Convicted killer Scotland E. Williams dodged the death penalty yesterday at the hands of a sentencing judge "consumed by doubts" about whether he pulled the trigger in the double slaying.
Anne Arundel County Circuit Judge Pamela L. North sentenced Williams to life without parole plus 70 years in prison for the 1994 murders of two lawyers in their weekend retreat near Annapolis.
County prosecutors, who had fought for Williams' execution over the objections of his victims' survivors, were disappointed.
North, who was assigned to the case after the Court of Appeals overturned Williams' convictions and death sentence from his first trial, told a packed courtroom, "I am consumed by doubts."
She said prosecutors had placed Williams at the grisly crime scene but did not prove that he pulled the trigger.
Under state law, only the person who fires the fatal shot may be put to death.
The judge made almost the same argument that Assistant Public Defender Nancy M. Cohen had made a a week earlier in her closing argument, when she asked that her client be sentenced to life without parole.
"I certainly felt that way about the evidence when I got the case," Cohen said. "I'm gratified."
An appeal has not been ruled out.
Williams, 35, sat stiffly in the courtroom. He was hugged by his attorneys but showed no emotion.
No relatives of the couple attended the sentencing.
A handyman discovered the bodies of Jose E. Trias, 49, and his wife, Julie N. Gilbert, 48, in their home along the Severn River on May 16, 1994.
Williams, living with his mother in Arnold, was identified from videotape recorded at bank machines that showed him at the wheel of Gilbert's car. He was arrested three days later, holding Gilbert's watch and $2,160. He was accused of stealing $3,000 from the couple's bank accounts.
Trias, the son of a former chief justice of the Puerto Rico Supreme Court, was chief counsel for the Howard Hughes Medical Institute, the nation's largest philanthropy.
His wife, a tax attorney specializing in nonprofit groups, was a partner in the Morgan, Lewis & Bockius law firm in Washington.
"We are very disappointed. There is no doubt that he was the killer, in our minds," said Anne Arundel County State's Attorney Frank R. Weathersbee. No evidence implicated anyone else, he noted, saying the judge relied on "an old footprint and hearsay testimony by two Baltimore criminals."
Assistant State's Attorney Anne Colt Leitess, alluding to Williams' 1995 attempt to escape from death row, said, "Scotland Williams is very clever. I am sure he will be planning his escape as soon as he gets back to the prison. It's frightening."
North, a criminal defense attorney before her 1995 appointment to the bench, said unanswered questions worried her.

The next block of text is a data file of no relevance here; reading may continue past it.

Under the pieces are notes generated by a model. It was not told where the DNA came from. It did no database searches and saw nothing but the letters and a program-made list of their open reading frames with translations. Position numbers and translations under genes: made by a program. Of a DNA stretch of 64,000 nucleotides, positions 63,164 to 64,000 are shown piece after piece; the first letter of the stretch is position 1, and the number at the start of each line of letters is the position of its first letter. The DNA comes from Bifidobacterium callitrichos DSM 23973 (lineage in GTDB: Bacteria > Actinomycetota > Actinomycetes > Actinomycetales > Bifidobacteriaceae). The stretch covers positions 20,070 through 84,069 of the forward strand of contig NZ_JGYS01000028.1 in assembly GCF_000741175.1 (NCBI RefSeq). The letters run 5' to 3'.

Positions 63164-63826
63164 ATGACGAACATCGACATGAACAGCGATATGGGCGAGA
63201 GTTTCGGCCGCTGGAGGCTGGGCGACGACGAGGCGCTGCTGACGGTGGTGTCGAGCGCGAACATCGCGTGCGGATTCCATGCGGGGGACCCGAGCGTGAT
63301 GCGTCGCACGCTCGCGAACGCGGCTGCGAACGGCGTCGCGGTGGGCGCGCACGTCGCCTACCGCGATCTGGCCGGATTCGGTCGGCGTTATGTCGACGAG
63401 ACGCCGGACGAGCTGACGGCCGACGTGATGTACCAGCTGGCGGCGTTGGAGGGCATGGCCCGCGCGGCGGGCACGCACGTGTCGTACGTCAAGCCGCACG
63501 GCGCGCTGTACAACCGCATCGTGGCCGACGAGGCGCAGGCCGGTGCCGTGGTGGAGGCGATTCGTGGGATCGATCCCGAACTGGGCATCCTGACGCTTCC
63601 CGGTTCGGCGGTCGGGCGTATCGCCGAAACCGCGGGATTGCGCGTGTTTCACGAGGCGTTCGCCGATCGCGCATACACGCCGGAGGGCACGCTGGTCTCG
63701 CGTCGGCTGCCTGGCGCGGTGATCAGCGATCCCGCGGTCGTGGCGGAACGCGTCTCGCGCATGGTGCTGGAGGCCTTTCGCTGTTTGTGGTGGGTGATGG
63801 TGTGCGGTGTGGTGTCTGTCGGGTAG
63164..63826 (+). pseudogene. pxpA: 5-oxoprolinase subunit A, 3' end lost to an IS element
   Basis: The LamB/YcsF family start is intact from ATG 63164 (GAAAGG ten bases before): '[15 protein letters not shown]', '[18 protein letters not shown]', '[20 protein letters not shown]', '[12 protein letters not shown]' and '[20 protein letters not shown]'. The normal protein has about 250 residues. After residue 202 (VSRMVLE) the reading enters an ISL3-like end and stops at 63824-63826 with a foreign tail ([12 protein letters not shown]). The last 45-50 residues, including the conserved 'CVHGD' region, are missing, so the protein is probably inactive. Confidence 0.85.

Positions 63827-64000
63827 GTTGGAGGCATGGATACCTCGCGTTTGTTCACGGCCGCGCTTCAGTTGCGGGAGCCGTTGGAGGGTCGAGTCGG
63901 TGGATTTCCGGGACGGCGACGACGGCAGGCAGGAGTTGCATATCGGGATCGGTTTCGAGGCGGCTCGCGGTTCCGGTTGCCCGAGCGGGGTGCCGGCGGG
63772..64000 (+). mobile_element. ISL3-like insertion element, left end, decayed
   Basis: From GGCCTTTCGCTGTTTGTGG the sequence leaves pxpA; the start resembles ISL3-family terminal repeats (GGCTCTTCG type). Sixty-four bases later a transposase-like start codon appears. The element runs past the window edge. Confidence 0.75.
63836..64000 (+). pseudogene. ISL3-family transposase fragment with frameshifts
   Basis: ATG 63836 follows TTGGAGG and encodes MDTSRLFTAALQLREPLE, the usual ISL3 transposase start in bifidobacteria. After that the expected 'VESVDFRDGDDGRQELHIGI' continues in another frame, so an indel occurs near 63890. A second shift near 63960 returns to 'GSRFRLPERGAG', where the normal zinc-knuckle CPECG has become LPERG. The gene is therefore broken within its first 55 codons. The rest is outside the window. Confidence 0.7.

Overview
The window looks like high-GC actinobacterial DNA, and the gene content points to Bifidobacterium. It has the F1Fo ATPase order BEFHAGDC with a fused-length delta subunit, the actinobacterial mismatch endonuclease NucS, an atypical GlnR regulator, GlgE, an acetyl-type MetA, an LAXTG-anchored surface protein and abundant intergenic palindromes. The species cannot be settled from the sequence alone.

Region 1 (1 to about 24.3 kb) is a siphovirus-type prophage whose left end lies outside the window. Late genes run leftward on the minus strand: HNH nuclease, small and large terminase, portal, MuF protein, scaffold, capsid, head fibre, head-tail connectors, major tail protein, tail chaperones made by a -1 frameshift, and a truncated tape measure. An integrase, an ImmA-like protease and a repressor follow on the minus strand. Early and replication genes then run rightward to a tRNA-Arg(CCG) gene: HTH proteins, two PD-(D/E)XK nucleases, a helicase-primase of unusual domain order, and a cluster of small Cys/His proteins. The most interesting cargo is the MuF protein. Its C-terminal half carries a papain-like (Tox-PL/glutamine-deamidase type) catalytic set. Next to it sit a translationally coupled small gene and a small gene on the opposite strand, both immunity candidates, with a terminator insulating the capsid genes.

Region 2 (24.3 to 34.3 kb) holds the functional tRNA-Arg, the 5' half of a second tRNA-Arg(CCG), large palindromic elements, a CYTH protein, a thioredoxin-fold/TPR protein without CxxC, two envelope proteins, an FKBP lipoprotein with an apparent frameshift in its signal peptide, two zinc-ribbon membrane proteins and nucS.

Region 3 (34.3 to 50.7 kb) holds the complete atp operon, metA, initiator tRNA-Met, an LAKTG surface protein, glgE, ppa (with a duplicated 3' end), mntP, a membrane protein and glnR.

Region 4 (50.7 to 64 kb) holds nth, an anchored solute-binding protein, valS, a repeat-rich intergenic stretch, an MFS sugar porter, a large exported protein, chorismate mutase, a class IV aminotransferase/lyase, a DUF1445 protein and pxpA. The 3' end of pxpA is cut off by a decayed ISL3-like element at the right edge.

"If he had the good sense to get rid of the handgun, why didn't he get rid of the rest of the evidence?" North asked, referring to the murder weapon, which police never found. "It makes you wonder: Did he ever possess the handgun?"
The killer used two sets of handcuffs on the victims, which would be difficult for someone acting alone, she noted. Furthermore, police and court records described Williams as a burglar, a type of criminal she said is unlikely to carry handcuffs. A second person, perhaps the murderer, "might bring handcuffs to a murder," she said.
Fibers from Williams' brown cotton gloves matched fibers at the house, but prosecutors did not show blood or gunpowder residue on them. They argued that the gloves probably had been washed, but North said lack of evidence was not proof.
DTC Two Baltimore criminals who testified placed a person who since had been convicted of a Baltimore murder in a red Acura like Gilbert's. North expressed doubts that the men were always honest with police, but they incriminated a man they said drove stolen cars and carried a gun. One of the two also knew Williams' brother.
Leitess had argued that it must have been a different red Acura. Nothing was disturbed in Gilbert's car, but one of the informants had said a car telephone was among the items stolen from the one he saw.
During Williams' first trial, in 1995, the informants did not testify and other information was not introduced. After Williams was convicted, Judge Eugene M. Lerner sentenced him to death.
Other prosecution evidence introduced in both trials included a footprint on the kitchen floor that matched Williams' shoes and DNA on a drinking glass that closely resembled Williams' genetic material.
After his second trial, Williams again chose to be sentenced by the judge instead of the jury. The jury that convicted him in May probably would have settled on life without parole, two jurors said yesterday.
"A number of us felt he did not act alone. We were divided," said the forewoman, Deborah Glass of Crofton.
Pub Date: 8/22/98